Thieves broke into the blue U.S. Postal Service mail collection boxes at locations in Salado, Heidenheimer, Holland and Temple and stole mail that looked like it might contain money or gift cards, U.S. Postal Inspector Mike Sullivan said.
Dan Williams, a Salado resident who gets his mail in Holland, said Holland’s outside boxes were targeted, and notices on them said the break-in happened Christmas Eve.
“They’re not taking people’s bills,” Williams said. “It appears they’re looking for Christmas cards with money or gift cards in them.”
Sullivan verified the break-ins and thefts started Christmas Eve.
He said a group is victimizing the Central Texas area and is now in the Waco area.
An investigation into the thefts is active.
Stealing mail from the U.S. Postal Service is a federal felony offense.
The sentence could be up to five years in prison for each piece of stolen mail, Sullivan said.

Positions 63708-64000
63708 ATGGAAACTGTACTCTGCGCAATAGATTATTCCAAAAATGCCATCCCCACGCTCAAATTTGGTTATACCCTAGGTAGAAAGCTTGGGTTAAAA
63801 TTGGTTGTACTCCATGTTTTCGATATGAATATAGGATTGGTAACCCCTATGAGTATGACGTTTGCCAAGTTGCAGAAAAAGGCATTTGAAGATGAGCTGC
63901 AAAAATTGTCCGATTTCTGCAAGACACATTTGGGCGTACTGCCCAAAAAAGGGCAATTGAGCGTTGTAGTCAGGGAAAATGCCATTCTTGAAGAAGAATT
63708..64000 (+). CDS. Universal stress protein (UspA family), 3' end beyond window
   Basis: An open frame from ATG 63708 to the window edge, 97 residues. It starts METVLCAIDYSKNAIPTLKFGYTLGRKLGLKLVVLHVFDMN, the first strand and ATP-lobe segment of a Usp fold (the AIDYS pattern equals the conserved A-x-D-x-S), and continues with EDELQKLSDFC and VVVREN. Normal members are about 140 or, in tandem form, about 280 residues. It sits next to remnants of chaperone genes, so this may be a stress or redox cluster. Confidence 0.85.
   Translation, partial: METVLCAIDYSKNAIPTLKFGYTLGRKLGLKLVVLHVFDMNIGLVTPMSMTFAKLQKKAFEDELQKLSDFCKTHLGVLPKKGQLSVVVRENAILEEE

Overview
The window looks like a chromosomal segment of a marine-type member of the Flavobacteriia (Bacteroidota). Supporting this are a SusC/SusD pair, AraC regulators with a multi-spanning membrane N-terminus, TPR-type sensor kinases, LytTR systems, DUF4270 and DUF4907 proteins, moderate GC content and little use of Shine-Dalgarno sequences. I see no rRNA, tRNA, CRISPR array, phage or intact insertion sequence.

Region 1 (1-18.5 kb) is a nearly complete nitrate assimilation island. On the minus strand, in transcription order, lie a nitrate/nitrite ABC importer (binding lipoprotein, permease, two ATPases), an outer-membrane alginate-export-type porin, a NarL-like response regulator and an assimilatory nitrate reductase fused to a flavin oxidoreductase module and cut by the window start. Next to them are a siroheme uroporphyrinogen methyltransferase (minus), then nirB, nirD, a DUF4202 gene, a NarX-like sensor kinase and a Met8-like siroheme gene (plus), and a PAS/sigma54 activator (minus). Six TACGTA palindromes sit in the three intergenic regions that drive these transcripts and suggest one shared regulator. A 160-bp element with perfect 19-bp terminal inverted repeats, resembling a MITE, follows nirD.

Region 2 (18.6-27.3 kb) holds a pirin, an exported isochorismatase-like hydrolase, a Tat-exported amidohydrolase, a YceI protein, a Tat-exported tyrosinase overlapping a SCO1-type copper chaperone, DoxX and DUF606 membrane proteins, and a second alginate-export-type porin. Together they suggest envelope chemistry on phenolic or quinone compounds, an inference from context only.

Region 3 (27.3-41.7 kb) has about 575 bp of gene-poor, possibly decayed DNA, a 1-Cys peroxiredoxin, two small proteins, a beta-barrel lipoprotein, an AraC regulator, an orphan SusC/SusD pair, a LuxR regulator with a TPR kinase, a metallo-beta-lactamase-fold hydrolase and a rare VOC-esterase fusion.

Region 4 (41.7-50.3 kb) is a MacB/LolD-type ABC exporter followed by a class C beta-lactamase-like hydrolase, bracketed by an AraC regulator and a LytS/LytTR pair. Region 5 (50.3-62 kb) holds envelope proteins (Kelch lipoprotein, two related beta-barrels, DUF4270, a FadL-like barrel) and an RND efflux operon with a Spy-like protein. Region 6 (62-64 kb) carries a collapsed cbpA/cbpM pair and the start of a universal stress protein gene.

“These are the true Grinches of Christmas,” Sullivan said. “They’re targeting areas with little or no surveillance. For instance, Holland is a four-hour office, meaning the postmaster is there for only four hours. The office is unmanned for 20 hours a day.”
Many times the thefts are connected to drug users, Sullivan said.
Other postal locations have been victims of criminal mischief, he said.
“We apologize for any inconvenience or financial loss mail users are having. Please contact the analyst’s office at
512-342-1540 to report any financial loss,” Sullivan said. “We take this very seriously.”
He encouraged individuals to take mail inside post offices or hand it to mail carriers instead of using the blue collection boxes.
Sullivan advised mailers not to send cash or coins in the mail and to remove mail daily from their mailboxes.
He also said individuals who cannot pick up their own mail should ask someone else to pick it up for them or make arrangements with the post office to hold it until it can be picked up.
The Postal Service is also looking at ways to further secure and modify the blue collection boxes to stop the thievery, despite the fact that break-ins into the blue boxes are extremely rare, Sullivan said.